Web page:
Satellite Data

Since 1979 satellites have been used to observe temperature changes in the earth's atmosphere. Favored for their complete surface coverage of global temperature trends, and ability to record fluctuations throughout various parts of the atmosphere in a relatively short amount of time (each satellite takes approximately 40,000 readings globally each day), satellites have quickly become an invaluable method for collecting temperature change data. Dr. Roy W. Spencer, a scientist at NASA/Marshall and Dr. John R. Christy, of the University of Alabama at Huntsville's Earth System Science Laboratory, reported the observed temperature trends of a series of TIROS-N National Oceanic and Atmospheric Administration (NOAA) satellites in a March 30, 1990 issue of the scientific journal Science, stating that the ten-year observed temperature record does not support any rising temperature trends over the period extending from 1979 to 1988 (Spencer and Christy 1990). Furthermore, the team reported that more recent observations over the past ten-years (1989 to present) do not indicate any temperature trend either.

The twenty-year period of temperature change observations has been the subject of much debate, as scientists have expressed concern over the accuracy of the satellites, as well as data compiling and processing techniques. Among those critics are scientists James W/. Hurrell and Kevin E. Trenberth of the National Center for Atmospheric Research, who in an essay published in Nature, reported that satellite observations are unreliable due to "high noise levels" resulting from variations in radiation emitted from oxygen molecules located on the surface of the Earth. When merging the recorded observations from the different satellites, this noise could explain the discrepancies between satellite data and observed sea-surface-temperatures. Moreover, as the current satellite record utilizes eight different satellites with their own individual orbits, each satellite samples a different portion of the atmosphere. This could serve to contaminate the record even further, and for Trenberth and Hurrell, is hardly satisfactory.

Indeed the science and understanding underlying satellite observations are far from settled as it has been shown that temperature trends within the various layers of the Earth's atmosphere are not uniform; the lower troposphere and lower stratosphere show a marked cooling trend over the 20-year period of satellite monitoring while observations in the upper troposphere reveal a slight warming trend.

More recently, there has been controversy over the impact of orbital decay on satellite observations. A study conducted by Frank Wentz and Matthias Schabel of Remote Sensing Systems, in California, revealed that satellites go through a period in which the orbit of the satellite decreases in altitude due to atmospheric drag (approximately 15 km from mean altitude of 850 km) over time. The slow fall of the earth-orbiting satellites, in effect, creates a false cooling trend, as Spencer and Christy reported an apparent decrease in temperature of 0.07 deg C/decade over the twenty-year observation period. The adjusted data, according to Wentz and Schabel, showed an upward temperature trend of 0.08 deg C/decade, still only one-third of the warming rate as predicted by the IPCC's 1995 estimate of +0.23 deg C/decade and in direct conflict with Spencer's and Christy's adjusted value of -0.01 deg C/decade. Table 1 shows the adjusted and unadjusted satellite data as according to Wentz/Schabel and Spencer/Christy, in relation to the atmospheric temperature trends as recorded by weather balloons over the same period:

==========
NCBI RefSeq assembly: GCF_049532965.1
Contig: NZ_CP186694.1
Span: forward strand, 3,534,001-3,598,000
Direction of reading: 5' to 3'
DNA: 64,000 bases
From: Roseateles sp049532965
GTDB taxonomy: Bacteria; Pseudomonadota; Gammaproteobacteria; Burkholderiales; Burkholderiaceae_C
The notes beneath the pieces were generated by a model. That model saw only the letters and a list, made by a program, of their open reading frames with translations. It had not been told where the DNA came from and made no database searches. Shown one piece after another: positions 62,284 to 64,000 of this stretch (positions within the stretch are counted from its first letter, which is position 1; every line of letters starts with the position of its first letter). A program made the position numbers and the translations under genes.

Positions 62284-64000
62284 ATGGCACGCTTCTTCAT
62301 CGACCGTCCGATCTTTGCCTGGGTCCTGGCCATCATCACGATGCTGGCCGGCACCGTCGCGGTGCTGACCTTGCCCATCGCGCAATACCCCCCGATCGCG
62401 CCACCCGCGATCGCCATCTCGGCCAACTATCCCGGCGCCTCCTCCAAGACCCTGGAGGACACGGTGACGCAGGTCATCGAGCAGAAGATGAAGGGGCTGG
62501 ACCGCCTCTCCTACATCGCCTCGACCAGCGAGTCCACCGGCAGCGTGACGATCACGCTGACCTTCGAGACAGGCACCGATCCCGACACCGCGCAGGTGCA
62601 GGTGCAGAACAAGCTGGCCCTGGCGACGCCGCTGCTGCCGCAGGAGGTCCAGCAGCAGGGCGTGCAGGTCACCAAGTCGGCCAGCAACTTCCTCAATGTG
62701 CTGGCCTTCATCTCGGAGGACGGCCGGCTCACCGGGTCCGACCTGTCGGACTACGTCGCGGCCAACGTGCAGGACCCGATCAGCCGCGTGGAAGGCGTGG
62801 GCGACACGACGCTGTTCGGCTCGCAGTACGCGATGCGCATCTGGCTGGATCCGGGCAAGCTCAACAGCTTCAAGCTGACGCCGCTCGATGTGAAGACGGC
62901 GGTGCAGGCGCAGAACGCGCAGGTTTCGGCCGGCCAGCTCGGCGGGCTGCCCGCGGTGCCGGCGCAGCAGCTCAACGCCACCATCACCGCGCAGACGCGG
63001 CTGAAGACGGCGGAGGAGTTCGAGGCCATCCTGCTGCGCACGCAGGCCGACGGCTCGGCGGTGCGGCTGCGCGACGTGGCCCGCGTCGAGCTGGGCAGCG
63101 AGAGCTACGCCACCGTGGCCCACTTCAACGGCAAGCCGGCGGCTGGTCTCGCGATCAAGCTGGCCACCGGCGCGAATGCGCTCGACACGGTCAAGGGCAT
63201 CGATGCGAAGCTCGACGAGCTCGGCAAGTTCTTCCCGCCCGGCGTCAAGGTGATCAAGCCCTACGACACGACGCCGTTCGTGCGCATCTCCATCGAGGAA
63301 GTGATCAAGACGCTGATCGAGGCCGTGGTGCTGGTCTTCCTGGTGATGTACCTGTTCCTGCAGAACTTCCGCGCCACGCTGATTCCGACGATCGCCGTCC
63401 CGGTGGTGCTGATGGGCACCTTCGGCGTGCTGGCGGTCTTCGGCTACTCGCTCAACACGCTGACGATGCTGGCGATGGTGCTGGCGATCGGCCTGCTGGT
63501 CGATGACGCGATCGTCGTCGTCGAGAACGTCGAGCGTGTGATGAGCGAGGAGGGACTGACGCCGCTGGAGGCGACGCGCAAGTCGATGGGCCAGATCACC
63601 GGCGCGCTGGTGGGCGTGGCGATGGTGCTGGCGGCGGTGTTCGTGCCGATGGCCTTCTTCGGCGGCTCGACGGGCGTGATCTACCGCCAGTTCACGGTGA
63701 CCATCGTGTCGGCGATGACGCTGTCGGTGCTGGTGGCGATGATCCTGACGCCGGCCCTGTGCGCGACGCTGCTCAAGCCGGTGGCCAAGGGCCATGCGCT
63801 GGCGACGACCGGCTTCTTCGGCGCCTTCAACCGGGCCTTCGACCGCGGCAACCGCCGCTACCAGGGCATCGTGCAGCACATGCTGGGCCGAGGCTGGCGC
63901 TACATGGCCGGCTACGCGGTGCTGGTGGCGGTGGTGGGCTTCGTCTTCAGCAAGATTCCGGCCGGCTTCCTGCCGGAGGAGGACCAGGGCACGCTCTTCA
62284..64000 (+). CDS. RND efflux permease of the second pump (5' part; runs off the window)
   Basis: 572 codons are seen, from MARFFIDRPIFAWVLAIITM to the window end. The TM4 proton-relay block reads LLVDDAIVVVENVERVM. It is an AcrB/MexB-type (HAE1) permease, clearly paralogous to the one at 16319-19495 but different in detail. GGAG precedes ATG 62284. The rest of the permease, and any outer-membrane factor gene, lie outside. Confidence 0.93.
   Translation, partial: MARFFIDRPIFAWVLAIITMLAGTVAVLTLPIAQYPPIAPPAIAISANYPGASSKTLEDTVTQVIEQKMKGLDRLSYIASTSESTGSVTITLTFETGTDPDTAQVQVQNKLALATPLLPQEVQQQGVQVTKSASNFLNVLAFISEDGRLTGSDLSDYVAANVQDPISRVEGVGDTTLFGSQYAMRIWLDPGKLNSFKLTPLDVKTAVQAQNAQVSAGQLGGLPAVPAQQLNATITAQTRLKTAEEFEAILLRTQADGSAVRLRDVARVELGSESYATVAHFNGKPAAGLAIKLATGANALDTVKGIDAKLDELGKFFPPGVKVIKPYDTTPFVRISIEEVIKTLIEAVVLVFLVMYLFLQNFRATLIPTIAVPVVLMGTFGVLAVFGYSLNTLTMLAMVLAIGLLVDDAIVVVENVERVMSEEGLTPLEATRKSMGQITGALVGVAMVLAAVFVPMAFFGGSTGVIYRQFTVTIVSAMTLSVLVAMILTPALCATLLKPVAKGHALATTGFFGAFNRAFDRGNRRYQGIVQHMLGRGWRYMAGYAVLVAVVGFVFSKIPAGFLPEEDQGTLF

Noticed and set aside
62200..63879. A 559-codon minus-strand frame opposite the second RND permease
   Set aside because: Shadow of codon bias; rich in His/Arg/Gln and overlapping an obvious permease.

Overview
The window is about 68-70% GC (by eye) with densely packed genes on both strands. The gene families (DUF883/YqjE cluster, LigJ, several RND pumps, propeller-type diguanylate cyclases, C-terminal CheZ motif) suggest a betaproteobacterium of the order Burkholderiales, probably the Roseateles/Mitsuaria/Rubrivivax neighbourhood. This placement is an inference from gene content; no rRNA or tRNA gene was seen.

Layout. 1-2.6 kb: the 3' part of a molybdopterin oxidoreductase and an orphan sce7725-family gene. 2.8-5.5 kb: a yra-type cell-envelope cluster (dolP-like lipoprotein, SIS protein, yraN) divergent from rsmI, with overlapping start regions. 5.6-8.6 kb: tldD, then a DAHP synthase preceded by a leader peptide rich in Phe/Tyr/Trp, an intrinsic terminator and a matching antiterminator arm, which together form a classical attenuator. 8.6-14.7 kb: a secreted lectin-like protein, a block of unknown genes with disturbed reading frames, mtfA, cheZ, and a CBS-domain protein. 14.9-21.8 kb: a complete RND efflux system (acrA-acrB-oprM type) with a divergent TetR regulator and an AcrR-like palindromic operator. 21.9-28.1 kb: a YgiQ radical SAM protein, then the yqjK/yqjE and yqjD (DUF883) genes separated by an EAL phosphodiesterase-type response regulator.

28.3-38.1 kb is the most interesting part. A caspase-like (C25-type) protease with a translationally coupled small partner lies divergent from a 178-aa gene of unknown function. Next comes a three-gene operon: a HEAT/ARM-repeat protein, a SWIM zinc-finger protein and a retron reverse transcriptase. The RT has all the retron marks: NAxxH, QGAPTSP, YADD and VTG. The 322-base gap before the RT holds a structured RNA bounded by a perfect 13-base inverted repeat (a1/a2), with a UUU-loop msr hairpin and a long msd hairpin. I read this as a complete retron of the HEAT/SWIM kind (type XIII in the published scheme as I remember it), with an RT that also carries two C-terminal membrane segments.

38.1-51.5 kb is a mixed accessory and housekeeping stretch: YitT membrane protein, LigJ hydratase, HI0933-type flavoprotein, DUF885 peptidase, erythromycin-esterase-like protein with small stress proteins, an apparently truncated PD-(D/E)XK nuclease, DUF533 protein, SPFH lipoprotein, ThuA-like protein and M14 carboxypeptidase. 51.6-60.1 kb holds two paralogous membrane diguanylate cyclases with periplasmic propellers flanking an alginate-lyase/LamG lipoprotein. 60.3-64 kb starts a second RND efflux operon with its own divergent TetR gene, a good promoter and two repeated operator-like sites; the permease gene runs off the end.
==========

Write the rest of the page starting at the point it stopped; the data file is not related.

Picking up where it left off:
Weather balloon trend (Angell/NOAA)

-0.07 deg. C/decade

Unadjusted satellite trend

-0.04 deg. C/decade

Weather balloon trend (Parker, UK Met Office)

-0.02 deg. C/decade

Spencer/Christy adjusted satellite trend

-0.01 deg. C/decade

Wentz/Schabel estimated adjusted satellite trend

+0.08 deg. C/decade
Table 1: Adjusted and Unadjusted temperature trends for lower troposphere in relation to weather balloon observation record for same period (taken from Spencer's Measuring the Temperature of Earth From Space, 14 August, 1998).

In defense of their calculated cooling trend, Christy and Spencer point out that their processed data corresponds closely with that of weather balloons covering the lower troposphere over the same period of time. Furthermore, they argue that the disparity in the calculated temperature trends is on the order of a tenth of a degree C/decade or less, too small to produce any significant climatic impact.

What is to be thought of the disparity between sea-surface temperature trends and the observations derived from satellites? Spencer and Christy believe that their satellites are the most accurate method for measuring global temperature change to date. The surface data are obtained from thermometers covering less than half the earth's surface, with most stations existing in the Northern Hemisphere. The Northern Hemisphere consists mostly of land which has been shown to warm up more rapidly than oceans, thus revealing a possible false warming trend. Furthermore, surface temperature readings are influenced by the "urban heat island" effect, in which calculated temperatures show false warming trends due to the warming impact of increased urbanization on concentrated areas. The ways in which surface temperature data have been gathered is also the subject of controversy, as it has been argued that a variety of methods have been used to gather the data (e.g. temperature determined from bucket of sea water, thermometers attached to buoys, or in the intake port of ships) thus producing inaccurate results when merging the data from their respective sources.

To view up-to-date global temperature anomaly maps click here


  The IPCC | Time Line| Spectrum|Specific Issues
Key Players| Historical Perspectives|Conclusion| References| Search